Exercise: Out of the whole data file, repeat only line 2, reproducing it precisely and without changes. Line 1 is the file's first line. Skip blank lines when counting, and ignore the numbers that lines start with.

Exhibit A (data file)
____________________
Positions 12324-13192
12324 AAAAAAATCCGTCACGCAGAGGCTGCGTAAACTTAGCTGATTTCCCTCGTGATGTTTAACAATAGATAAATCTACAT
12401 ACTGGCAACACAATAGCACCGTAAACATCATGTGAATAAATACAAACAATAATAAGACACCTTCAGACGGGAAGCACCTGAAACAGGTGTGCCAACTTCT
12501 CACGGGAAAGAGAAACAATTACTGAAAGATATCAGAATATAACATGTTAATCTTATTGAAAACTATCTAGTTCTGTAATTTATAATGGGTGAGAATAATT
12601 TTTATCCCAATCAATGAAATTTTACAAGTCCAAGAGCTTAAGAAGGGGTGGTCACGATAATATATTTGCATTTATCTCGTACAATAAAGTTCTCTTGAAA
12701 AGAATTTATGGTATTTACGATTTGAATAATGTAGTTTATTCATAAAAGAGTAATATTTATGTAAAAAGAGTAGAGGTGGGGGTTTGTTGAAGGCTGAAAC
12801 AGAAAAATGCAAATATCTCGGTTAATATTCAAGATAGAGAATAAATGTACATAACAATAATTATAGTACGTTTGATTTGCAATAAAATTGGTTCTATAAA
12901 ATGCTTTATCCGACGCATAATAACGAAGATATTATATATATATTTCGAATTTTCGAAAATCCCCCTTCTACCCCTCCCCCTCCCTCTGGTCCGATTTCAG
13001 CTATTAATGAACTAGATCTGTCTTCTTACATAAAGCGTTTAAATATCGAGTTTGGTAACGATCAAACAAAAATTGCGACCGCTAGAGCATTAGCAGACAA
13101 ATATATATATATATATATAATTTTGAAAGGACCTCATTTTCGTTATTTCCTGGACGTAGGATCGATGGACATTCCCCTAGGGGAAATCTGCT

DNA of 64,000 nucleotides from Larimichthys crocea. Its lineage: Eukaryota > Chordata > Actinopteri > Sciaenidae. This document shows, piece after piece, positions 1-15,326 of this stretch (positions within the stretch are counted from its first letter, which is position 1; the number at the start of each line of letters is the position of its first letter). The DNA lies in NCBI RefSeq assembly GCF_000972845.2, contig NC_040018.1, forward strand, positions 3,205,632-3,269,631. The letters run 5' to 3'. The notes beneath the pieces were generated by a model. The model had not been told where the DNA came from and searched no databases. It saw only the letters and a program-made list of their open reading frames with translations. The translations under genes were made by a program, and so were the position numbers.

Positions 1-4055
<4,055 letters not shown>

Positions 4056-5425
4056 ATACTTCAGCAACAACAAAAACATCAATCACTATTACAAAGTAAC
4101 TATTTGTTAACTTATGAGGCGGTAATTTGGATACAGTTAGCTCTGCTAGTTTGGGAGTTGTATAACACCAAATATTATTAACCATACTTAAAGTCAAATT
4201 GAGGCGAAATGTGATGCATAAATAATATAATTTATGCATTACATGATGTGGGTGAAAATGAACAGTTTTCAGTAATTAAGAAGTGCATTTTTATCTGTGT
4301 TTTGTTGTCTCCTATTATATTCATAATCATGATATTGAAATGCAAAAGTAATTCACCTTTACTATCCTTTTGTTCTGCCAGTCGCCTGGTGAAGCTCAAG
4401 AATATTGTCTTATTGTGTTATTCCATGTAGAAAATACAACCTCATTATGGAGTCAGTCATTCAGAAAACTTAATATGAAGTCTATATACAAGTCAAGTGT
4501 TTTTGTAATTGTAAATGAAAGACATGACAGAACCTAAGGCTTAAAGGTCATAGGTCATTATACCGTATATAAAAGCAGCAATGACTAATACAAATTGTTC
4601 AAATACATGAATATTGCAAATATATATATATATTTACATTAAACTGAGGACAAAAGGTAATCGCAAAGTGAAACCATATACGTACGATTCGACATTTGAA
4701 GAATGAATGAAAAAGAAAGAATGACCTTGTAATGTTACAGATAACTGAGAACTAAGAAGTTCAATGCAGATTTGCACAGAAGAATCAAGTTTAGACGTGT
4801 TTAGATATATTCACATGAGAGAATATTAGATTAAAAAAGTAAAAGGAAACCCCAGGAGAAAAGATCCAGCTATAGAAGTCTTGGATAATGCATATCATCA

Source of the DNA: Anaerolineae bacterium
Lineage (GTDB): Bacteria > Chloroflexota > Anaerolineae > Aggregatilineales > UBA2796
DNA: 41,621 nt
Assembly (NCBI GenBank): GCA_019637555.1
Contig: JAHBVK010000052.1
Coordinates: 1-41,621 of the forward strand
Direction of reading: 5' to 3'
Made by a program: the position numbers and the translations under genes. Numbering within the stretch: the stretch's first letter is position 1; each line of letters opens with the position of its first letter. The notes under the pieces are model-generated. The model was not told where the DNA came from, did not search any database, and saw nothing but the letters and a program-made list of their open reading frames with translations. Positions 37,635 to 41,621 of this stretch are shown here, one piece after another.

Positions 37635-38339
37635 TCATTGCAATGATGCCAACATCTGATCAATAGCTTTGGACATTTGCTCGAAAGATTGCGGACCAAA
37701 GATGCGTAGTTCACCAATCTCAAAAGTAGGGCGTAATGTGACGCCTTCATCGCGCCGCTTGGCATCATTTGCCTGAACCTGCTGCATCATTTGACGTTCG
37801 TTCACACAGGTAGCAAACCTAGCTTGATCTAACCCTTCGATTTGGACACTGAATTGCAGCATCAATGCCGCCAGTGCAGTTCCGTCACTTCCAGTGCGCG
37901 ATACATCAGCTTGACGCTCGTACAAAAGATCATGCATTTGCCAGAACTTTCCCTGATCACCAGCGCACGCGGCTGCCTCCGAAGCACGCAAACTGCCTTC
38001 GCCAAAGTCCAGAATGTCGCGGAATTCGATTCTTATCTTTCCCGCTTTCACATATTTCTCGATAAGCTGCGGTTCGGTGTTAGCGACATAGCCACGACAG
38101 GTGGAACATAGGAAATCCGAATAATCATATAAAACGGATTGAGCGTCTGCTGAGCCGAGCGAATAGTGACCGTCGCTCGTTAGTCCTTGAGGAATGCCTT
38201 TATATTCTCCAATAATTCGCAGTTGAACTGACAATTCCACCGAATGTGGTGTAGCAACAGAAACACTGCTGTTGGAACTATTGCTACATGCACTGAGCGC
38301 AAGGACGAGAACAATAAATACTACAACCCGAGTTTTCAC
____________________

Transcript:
12324 AAAAAAATCCGTCACGCAGAGGCTGCGTAAACTTAGCTGATTTCCCTCGTGATGTTTAACAATAGATAAATCTACAT